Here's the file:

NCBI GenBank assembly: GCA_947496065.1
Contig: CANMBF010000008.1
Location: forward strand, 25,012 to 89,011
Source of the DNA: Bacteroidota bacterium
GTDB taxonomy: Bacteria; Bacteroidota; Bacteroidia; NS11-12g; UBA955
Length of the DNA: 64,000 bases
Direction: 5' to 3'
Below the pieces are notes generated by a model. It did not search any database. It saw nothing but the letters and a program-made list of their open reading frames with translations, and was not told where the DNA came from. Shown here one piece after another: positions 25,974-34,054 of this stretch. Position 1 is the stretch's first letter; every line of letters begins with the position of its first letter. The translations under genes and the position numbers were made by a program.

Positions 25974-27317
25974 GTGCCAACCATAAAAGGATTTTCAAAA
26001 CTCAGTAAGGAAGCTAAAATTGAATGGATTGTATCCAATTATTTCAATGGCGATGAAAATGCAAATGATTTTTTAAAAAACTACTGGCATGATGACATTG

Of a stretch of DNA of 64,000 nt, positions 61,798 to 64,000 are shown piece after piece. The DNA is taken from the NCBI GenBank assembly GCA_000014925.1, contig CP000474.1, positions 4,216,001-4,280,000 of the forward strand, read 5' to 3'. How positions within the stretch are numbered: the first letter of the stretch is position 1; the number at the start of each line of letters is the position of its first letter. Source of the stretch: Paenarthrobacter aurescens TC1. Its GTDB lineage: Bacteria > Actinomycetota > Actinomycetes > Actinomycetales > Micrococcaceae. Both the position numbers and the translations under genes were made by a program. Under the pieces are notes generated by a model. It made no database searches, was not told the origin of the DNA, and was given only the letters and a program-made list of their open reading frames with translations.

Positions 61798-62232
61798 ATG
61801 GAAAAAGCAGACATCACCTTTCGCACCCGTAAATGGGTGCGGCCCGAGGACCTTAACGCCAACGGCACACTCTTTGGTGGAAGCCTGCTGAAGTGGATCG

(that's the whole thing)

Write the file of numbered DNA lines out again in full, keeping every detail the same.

NCBI GenBank assembly: GCA_947496065.1
Contig: CANMBF010000008.1
Location: forward strand, 25,012 to 89,011
Source of the DNA: Bacteroidota bacterium
GTDB taxonomy: Bacteria; Bacteroidota; Bacteroidia; NS11-12g; UBA955
Length of the DNA: 64,000 bases
Direction: 5' to 3'
Below the pieces are notes generated by a model. It did not search any database. It saw nothing but the letters and a program-made list of their open reading frames with translations, and was not told where the DNA came from. Shown here one piece after another: positions 25,974-34,054 of this stretch. Position 1 is the stretch's first letter; every line of letters begins with the position of its first letter. The translations under genes and the position numbers were made by a program.

Positions 25974-27317
25974 GTGCCAACCATAAAAGGATTTTCAAAA
26001 CTCAGTAAGGAAGCTAAAATTGAATGGATTGTATCCAATTATTTCAATGGCGATGAAAATGCAAATGATTTTTTAAAAAACTACTGGCATGATGACATTG

Of a stretch of DNA of 64,000 nt, positions 61,798 to 64,000 are shown piece after piece. The DNA is taken from the NCBI GenBank assembly GCA_000014925.1, contig CP000474.1, positions 4,216,001-4,280,000 of the forward strand, read 5' to 3'. How positions within the stretch are numbered: the first letter of the stretch is position 1; the number at the start of each line of letters is the position of its first letter. Source of the stretch: Paenarthrobacter aurescens TC1. Its GTDB lineage: Bacteria > Actinomycetota > Actinomycetes > Actinomycetales > Micrococcaceae. Both the position numbers and the translations under genes were made by a program. Under the pieces are notes generated by a model. It made no database searches, was not told the origin of the DNA, and was given only the letters and a program-made list of their open reading frames with translations.

Positions 61798-62232
61798 ATG
61801 GAAAAAGCAGACATCACCTTTCGCACCCGTAAATGGGTGCGGCCCGAGGACCTTAACGCCAACGGCACACTCTTTGGTGGAAGCCTGCTGAAGTGGATCG